I took The Blast Factory team to dinner last night at Cento. We were there for a sort of make shift Christmas party. I was just in the process of thanking Harrison, Michael, Kara and Renee for supporting me and my artistic blasting endeavors when the waiter accidentally poured a glass of red wine down my back.
The waiter was horrified.
I was soaked. Wine ran through my new sweater, into my white shirt and down into my pants and pooled in the chair.
The waiter started to clean up the mess and got me a cloth to clean up. He apologized.
Renee helped me recover and clean up.
I went to the bathroom to wash up and dry out.
After a bit the general manager came over and apologized, gave me his card, and told me to send any dry cleaning bills to him.
Our service was a bit spotty the rest of the way. And, there was not another word about it as the evening progressed. I think the waiter was scared to come over.
As we paid our bill. Nothing was said.
The host asked if everything was okay. Kara and Renee told the story. Showing some empathy the host took my name and number and said they would call me.
On the surface, the response was fine. Inside though I felt indifferent. I was uncomfortable during the entire dinner. Maybe a new chair would have helped. It seemed as though the response was professional without any caring. I would have expected the waiter or the GM to come over at the end of dinner and say "sorry" again. Or, maybe they could have offered a cognac or a dessert as recompense.
Perhaps the GM could have asked my name?
Perhaps the GM could have invited me to return again? Maybe he could get us the best table and take good care of us?
It felt indifferent. And stained.
I was reminded of a customer complaint I had to deal with in my first year as CEO. The red die from one of our products ran onto and damaged an antique silk couch owned by a woman from San Francisco. She sent me a photo. The spots were small but noticeable.
We talked. She was pissed and sad. I told her to get the sofa recovered and that I would pay for it.
Our lousy $35 dollar sleep shirt cost us $7,500. Our company was financially weak at the time but I had to do it. It was the right thing to do.
When it was done, the woman called and thanked me. She said she had never experienced service like what I had done. She placed a huge order. She told her friends to order. They did. They ordered again each year. Those friends told other friends, "This is a place to do business." For many years.
I did not know the time, but I found out later she was a business professor at Stanford. She used this experience as a lecture and told her students to order. They did. And their parents did.
I received a Christmas card from the woman every year. In it, she would list the names of her friends and what they had ordered. She would add more to the list each year.
After a number of years, I looked up order amounts from some of the the names she had sent me. It was our most profitable area ever. Tens of thousands of dollars above what was normal.
More importantly, we were friends.
So, I thought about that story this morning. The response from the people at Cento was fine. But they could have had the chance to make a bigger impact. They could have gained a customer and their family and friends for life.
I would have said, "Mr. Vega, if you cannot get your shirt and sweater perfect, I'll buy you new ones. In fact, we can meet at Jazzman tomorrow morning. And man, I am so sorry this happened to you. And please, what else can I do.?"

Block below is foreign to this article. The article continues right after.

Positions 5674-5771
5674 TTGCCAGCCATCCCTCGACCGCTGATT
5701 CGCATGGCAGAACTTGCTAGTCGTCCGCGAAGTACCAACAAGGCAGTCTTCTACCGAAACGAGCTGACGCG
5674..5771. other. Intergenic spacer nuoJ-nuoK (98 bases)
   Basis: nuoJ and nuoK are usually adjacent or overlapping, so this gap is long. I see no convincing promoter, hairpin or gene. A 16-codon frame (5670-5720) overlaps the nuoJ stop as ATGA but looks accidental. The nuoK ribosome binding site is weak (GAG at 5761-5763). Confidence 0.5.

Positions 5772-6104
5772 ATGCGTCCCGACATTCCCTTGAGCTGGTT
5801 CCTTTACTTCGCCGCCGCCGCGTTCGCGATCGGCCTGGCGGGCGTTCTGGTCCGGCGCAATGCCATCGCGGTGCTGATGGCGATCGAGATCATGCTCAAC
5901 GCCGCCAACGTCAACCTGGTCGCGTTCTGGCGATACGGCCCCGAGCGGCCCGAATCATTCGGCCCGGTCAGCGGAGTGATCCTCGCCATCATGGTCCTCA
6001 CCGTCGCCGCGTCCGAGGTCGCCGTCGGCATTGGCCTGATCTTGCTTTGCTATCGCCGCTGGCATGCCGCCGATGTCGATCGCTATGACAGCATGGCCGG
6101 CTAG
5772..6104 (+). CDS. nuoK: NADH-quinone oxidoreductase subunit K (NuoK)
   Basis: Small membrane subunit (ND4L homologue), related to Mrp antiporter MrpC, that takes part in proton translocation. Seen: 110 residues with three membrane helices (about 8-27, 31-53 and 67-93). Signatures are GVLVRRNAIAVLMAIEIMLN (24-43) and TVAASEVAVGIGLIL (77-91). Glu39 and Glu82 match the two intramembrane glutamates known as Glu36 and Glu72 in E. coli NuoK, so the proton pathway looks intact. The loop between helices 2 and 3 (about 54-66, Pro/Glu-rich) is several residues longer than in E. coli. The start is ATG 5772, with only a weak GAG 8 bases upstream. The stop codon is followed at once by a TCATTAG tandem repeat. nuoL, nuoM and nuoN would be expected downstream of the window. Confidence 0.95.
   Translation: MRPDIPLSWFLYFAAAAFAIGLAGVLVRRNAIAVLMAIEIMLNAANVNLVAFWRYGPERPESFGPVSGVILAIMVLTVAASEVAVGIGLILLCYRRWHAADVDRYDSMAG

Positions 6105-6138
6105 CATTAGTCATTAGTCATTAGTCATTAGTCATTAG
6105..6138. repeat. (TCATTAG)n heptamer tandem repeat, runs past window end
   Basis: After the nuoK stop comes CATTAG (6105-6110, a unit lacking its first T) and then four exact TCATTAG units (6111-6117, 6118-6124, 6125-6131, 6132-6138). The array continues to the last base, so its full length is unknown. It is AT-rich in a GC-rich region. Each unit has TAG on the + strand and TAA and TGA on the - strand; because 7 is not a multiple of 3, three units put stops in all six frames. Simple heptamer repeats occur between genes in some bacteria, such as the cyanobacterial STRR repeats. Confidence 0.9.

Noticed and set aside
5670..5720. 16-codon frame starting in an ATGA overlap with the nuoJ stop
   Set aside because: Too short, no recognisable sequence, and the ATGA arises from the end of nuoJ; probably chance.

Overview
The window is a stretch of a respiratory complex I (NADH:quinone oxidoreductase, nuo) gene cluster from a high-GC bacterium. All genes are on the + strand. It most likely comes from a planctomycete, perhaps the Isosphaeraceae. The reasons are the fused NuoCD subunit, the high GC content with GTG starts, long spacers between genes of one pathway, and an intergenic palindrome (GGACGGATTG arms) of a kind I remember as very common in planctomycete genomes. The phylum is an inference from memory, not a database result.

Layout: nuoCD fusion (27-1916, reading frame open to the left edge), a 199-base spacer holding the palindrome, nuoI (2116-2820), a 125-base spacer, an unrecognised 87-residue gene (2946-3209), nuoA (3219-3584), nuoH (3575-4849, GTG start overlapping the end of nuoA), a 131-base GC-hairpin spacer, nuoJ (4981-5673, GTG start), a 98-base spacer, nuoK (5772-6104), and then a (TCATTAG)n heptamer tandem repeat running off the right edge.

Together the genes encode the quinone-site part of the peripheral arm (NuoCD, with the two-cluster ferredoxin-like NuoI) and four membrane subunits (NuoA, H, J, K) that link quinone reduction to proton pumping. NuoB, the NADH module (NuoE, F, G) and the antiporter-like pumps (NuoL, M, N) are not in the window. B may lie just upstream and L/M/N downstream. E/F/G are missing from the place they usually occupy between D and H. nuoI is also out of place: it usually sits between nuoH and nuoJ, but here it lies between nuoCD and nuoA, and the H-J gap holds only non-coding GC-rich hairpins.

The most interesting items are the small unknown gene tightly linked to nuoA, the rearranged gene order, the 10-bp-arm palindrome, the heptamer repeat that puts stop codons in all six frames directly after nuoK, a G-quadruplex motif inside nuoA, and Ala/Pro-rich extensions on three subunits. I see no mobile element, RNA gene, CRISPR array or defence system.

I did some quick math and figured if we went to Cento three times a year, and my kids went a couple, and and our friends joined us a few times...over the next 10 years we might have spent $23,000. My guess is that will not happen now.
Wow. A $23,000 glass of wine!
I have friends, Henry, Mel, Christopher, Patrick, Laura that run cool, successful restaurants (Tornado, Tempest, Forequarter, The Weary, Waypoint, Julep) here in Madison. I'll have to ask them how they handle an issue like this. And, I really miss the fine people and our friends from Cafe Continental.
I believe each of them would have handled it better. I believe each of them would handle it with grace, a bit of humor and some soul.
I know there are much more important things if life. Like climate change, fresh water, gun control and helping the homeless. But, the folks at Cento had a chance to have some heart. They had a chance to be heroes. They had a chance to make a friend and a customer for life. They did things professionally. They failed.
Seriously, all it would have taken was one last "I'm sorry" from the waiter or the GM.
UPDATE 1: Sunday. So far no one from Cento has called me. Inspired by a recent buyer of my art, I will contact them. I am going to ask the GM to give $50 to Gift Of Hope For Homelessness. Renee was super kind to hand wash my clothes. So in her name I just did the same.
UPDATE 2 : Monday. A couple of days have passed now. The GM has not contacted me. They have not responded to my request for a donation rather than paying my dry cleaning bills. I'll email him again today.
UPDATE 3: Jordan Bright the GM of Cento called me back this afternoon. His response could not have been more positive to me. They take my concerns seriously, hope to learn and improve from it, they have high expectations for themselves. Best of all he is smart, he cares and has a sense of humor, too.
I hope to start refilling the $23,000 glass of wine, soon.
Stick Vega is the American Gunpowder Artist, former CEO, and author of LESS KILLING. Stick currently lives and creates explosive pop art at The Blast Factory in Madison, Wisconsin. Not limited to one medium, he works in gunpowder drawings and paintings, photography, digital art and writing. Follow Stick on Facebook and/or Twitter.